By Kristy Hansen
Before modern facilities characterized standards of academic excellence, the one-room schoolhouse was the heart of education.
Fort Hays State University will open doors into the past on Saturday, July 3, from 3-5 p.m. when the Plymouth Schoolhouse will welcome students, faculty and visitors alike. Refreshments will be provided through free-will donations.
FHSU's Plymouth Schoolhouse, dedicated on Sept. 22, 1979, was originally located on the Francis Kaufman farm in eastern Russell County. Moving and rebuilding of the historical landmark was first conceived in 1975 at a Phi Delta Kappa leadership conference in Salina. Nancy Vogel, Bill Claflin, and Allan Miller presented the idea to the conference as a potential project for the chapter to undertake. Miller was appointed project director and a small committee was organized to narrow the list of more than 30 possible school buildings to 10. The Garvey Foundation of Wichita underwrote expenses for the project.
Plymouth School was selected out of the final pool of 10 for four major reasons: it was constructed of post rock limestone, it was the oldest school, it was close to major highways for easy truck access, and it had nearly complete records and a history, written by Loretta Doubrava.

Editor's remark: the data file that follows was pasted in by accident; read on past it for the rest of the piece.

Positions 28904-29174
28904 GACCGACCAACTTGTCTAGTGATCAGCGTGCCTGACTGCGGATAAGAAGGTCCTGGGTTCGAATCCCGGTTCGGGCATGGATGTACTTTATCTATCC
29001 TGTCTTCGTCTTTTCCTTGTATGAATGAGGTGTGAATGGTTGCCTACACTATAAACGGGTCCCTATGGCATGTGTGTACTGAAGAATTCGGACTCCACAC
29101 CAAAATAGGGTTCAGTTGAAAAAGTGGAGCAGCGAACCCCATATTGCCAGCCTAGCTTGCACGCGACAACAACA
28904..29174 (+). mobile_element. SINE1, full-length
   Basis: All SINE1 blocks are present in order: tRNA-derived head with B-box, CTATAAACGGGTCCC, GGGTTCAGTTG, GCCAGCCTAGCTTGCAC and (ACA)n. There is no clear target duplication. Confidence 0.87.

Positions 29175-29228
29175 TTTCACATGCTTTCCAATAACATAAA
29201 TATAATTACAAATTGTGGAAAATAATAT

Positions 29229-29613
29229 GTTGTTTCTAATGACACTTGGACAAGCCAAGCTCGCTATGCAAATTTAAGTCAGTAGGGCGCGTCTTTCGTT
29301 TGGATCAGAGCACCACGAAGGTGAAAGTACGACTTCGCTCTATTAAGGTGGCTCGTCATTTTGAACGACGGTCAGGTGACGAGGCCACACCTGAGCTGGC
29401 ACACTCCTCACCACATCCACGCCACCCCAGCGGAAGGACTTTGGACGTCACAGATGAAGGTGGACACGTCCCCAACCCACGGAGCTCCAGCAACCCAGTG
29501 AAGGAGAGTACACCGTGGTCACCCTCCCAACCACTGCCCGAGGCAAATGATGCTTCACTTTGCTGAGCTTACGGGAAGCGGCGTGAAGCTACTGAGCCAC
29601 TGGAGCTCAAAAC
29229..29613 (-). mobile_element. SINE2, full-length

Two years later, relocation of Plymouth School house began stone by stone as a total of 3,000 stones were individually marked, removed from the building, and loaded onto trucks loaned by Van Doren Industries. Phi Delta Kappa, aided by local professionals, erected the school building using original materials, with the exception of slate board taken from the old Rarick Hall building to be used as a blackboard, replacing the original smoothed plaster board accented by a wood frame. More than 200 individuals were directly involved in the restoration process, which included farmers, legislators and college professors.
Miller said that community spirit made the project a success and continues to make it a living monument to our pioneering ancestors and the frontiersmen of tomorrow, "our children." The key to their future, he said, is in understanding the past.
More than 1,000 visitors per year tour Plymouth Schoolhouse, now complete with four rows of wood and wrought-iron desks, an easel filled with maps, a teacher's desk located at the front of the room, and a pot-bellied stove. Donated by Malcolm Shaw, Wilson, the stove is an exact replica of the original. To top off the schoolhouse's historical features, an enhanced media presentation titled "Education: Our Heritage on the Great Plains," can be viewed by guests.
Plymouth Schoolhouse is located on the FHSU campus across from Tomanek Hall. It is hoped that the public, faculty and students will take advantage of the opportunity to visit the landmark and rediscover our educational heritage on the High Plains of Kansas.